backups & cloning

Giorgos Keramidas keramida at
Wed Sep 30 08:40:52 UTC 2009

On Tue, 29 Sep 2009 22:23:00 -0400, PJ <af.gourmet at> wrote:
> Polytropon wrote:
>> Assuming nobody uses tape drives anymore, you need to specify
>> another file, which is the standard output in this case, which
>> may not be obvious, but it is if we reorder the command line:
>> # dump -0 -L - a -u -f - /dev/ad1s1a | restore -r -f -

> 1. will the s1a slice dump the entire system, that is, the a, d, e, f
> and g slices or is it partitions?

No, dump will backup a single partition (or filesystem) specified by the
options you pass, i.e.:

    *   Dump only the ad0s1a partition to standard output:

            dump -0 -L -a -u -f - /dev/ad0s1a

    *   Dump only the ad0s1d partition to standard output:

            dump -0 -L -a -u -f - /dev/ad0s1d

You will have to run multiple `dump' instances to backup more than one
partition.  For example, a short script that I run daily to save dumps
at level 2 for all my laptop's UFS filesystems includes code that is
equivalent to the following set of commands:

    TODAY=$( date -u '+%Y-%m-%d' )

    dump -2 -L -a -u -f - /dev/ad0s1a > kobe.2.${TODAY}.ad0s1a
    dump -2 -L -a -u -f - /dev/ad0s1d > kobe.2.${TODAY}.ad0s1d
    dump -2 -L -a -u -f - /dev/ad0s1e > kobe.2.${TODAY}.ad0s1e
    dump -2 -L -a -u -f - /dev/ad0s3d > kobe.2.${TODAY}.ad0s3d

Each partition is dumped to a separate output file, so I can restore
them separately.

>>> I am trying to dump the whole system (all the slices)except swap
>>> to a usb (sata2 500gb disk) and then restore to another computer with
>>> 7.2 minimal installation.
>> I think that's not possible because dump operates on file system
>> level, which means on partitions, not on slices.
> I've been very confused with the slices/partitions.  I meant above, to
> dump the whole slice - but I guess that it has to be done with the
> partitions.

You cannot dump a full slice (what other operating systems call a "BIOS
partition") in a single dump run.  Use multiple dump commands like the
ones shown above.

>>> Slices ad2s1d,e,f and g dump ok to usb. a does not - errors ("should use
>>> -L when dumping live filesystems)
> and when I do dump -0Laf  /dev /ad1s1a  /dev/da0s1a
> the errors are
> "write error 10 blocks into volume 1
> do you want to restart:"

This is not a correct invocation of dump.  You can't pass multiple
partitions in one instance of dump, like /dev, /ad1s1a and /dev/da0s1a.

If the order of dump options confuses you, reorder them the same way
Polytropon did, so that the `-f OUTPUT' option stands out a bit more:

    dump -0 -a -L -f - /ad1s1a

A break-down of these options is now easier to understand:

    * This will save a level 0 dump (the -0 option) of partition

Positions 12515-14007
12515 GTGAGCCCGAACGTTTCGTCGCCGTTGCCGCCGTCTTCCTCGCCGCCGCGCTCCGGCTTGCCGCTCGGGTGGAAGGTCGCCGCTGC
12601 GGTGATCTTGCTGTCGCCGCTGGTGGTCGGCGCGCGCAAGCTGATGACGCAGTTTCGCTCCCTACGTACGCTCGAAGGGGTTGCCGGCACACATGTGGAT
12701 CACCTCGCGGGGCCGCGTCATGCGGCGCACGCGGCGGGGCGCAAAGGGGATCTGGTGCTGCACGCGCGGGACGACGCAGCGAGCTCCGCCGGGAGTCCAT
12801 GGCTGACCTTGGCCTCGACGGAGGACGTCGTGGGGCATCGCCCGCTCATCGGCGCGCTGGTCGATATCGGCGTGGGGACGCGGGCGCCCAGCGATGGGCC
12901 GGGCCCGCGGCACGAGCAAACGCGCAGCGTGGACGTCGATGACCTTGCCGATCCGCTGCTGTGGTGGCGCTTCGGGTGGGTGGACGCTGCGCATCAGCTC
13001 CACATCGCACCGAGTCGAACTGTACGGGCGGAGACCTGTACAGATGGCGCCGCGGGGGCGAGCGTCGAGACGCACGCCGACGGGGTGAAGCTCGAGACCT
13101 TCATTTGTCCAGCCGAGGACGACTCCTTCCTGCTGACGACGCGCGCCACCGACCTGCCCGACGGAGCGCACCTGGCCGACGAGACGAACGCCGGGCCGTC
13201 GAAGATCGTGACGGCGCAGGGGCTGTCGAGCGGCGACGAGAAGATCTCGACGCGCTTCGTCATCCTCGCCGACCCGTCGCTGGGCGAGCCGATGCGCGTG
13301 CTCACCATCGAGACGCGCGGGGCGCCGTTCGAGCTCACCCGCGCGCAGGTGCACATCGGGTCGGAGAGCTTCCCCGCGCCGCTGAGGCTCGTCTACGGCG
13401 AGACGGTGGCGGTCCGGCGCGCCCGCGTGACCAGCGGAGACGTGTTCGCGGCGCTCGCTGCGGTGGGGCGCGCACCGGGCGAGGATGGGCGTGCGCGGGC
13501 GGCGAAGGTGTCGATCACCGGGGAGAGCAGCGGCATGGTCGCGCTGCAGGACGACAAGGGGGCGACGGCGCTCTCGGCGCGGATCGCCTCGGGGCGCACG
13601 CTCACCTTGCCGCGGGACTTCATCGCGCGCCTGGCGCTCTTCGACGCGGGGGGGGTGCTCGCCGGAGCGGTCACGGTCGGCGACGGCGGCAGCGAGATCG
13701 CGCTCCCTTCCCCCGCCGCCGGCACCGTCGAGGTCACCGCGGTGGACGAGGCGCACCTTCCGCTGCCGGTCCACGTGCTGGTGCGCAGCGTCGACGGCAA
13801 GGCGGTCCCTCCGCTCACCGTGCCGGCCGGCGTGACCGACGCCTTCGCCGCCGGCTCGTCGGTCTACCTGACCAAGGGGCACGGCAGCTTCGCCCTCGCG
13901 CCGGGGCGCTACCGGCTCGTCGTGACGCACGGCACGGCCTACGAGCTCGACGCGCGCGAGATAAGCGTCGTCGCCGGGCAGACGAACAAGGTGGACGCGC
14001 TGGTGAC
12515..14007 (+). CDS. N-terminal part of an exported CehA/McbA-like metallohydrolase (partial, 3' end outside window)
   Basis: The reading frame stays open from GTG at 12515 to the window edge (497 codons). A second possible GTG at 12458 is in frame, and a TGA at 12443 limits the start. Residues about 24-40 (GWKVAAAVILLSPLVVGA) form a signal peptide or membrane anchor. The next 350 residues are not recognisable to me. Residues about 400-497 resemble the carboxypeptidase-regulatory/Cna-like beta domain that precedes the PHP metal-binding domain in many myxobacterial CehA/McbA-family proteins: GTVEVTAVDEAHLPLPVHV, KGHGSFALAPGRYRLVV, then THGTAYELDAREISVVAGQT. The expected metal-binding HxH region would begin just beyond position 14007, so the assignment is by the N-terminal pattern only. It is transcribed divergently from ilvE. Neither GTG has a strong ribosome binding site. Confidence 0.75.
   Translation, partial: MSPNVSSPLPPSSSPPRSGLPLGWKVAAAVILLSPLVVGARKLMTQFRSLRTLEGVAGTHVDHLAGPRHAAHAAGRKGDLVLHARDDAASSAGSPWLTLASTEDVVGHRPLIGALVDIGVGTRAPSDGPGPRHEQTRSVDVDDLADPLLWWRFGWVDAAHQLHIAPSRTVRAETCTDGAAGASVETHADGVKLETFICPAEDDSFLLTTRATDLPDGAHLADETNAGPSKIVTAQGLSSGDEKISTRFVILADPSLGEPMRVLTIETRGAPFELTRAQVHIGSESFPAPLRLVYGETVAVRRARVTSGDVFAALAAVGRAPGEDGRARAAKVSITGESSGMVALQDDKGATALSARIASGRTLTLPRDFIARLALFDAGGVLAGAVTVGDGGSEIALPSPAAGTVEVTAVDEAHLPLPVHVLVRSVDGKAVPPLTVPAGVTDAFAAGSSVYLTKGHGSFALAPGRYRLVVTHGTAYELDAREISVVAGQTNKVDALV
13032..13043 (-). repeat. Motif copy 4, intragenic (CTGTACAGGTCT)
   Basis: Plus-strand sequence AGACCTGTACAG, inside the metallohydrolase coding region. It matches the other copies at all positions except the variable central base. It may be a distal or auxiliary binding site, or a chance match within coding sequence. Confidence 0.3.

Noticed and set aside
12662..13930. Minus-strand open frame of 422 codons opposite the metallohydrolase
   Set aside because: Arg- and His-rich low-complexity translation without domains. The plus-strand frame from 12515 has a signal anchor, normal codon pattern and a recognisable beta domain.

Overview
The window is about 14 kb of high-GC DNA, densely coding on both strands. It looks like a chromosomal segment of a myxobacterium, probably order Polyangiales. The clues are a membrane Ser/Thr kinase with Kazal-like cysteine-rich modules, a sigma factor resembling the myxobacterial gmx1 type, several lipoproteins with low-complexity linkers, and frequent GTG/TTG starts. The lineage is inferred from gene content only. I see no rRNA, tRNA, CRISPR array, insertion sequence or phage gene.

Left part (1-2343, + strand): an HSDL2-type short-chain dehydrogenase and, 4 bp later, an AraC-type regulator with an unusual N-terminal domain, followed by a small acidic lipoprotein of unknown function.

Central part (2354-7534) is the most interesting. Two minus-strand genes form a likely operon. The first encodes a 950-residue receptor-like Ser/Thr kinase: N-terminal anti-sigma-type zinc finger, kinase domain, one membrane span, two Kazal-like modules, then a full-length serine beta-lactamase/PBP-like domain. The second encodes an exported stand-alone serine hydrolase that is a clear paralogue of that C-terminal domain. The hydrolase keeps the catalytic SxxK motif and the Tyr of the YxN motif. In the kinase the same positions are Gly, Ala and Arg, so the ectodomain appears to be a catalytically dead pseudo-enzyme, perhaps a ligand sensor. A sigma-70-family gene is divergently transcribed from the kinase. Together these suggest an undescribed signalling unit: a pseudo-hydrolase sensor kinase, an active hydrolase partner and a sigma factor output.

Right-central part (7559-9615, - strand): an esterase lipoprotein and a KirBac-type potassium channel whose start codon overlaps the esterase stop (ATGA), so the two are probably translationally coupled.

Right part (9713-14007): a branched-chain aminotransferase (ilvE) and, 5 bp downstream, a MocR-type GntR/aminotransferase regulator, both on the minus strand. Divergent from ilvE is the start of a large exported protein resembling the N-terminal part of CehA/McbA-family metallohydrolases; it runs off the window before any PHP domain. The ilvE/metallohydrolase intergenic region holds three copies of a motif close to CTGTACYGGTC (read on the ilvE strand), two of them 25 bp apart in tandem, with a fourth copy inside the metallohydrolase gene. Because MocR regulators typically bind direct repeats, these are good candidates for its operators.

* The dump will not be split into multiple tape `archives' (the -a

    * Before trying to save the current state of the input partition,
      dump will create a `snapshot' so that a consistent state of all
      files in the partition will be saved in the dumped archive (the -L

    * The backup archive will be sent to standard output (the '-'
      argument of the -f option).

The special '-' value for the output file of the -f option may be a bit
confusing, but it is useful if you are going to immediately pipe dump's
output to the restore(8) program.  Otherwise, if you are just going to
save the dump archive to another disk, you could have used:

    dump -0 -a -L -f dumpfile /ad1s1a

The dump utility would then save a dump archive to `dumpfile' instead of
writing everything to its standard output.

>> To illustrate a dump and restore process that involves several
>> partitions, just let me add this example:
>> Stage 1: Initialize slice and partitions
>> # fdisk -I -B ad1
>> # bsdlabel -w -B ad1s1
>> # bsdlabel -e ad1s1
>> a: 512M * 4.2BSD 0 0 0
>> b: 1024M * swap
>> c: * * unused <--- don't change
>> e: 2G * 4.2BSD 0 0 0
>> f: 2G * 4.2BSD 0 0 0
>> g: 10G * 4.2BSD 0 0 0
>> h: * * 4.2BSD 0 0 0
>> ^KX (means: save & exit)
>> # newfs /dev/ad1s1a
>> # newfs -U /dev/ad1s1e
>> # newfs -U /dev/ad1s1f
>> # newfs -U /dev/ad1s1g
>> # newfs -U /dev/ad1s1h
>> Stage 2: Go into SUM and prepare the source partitions
> why into SUM? I'm really the only user and I usually stay as root????
> if SUM, shouldn't the # below be $?

Because when you are running in multi-user mode there may be services
and other background processes changing the files of the source
partitions while you are dumping them.

By going into single-user mode, you ensure that there is only one active
process in your system: the root shell you are using to back & restore
the files.

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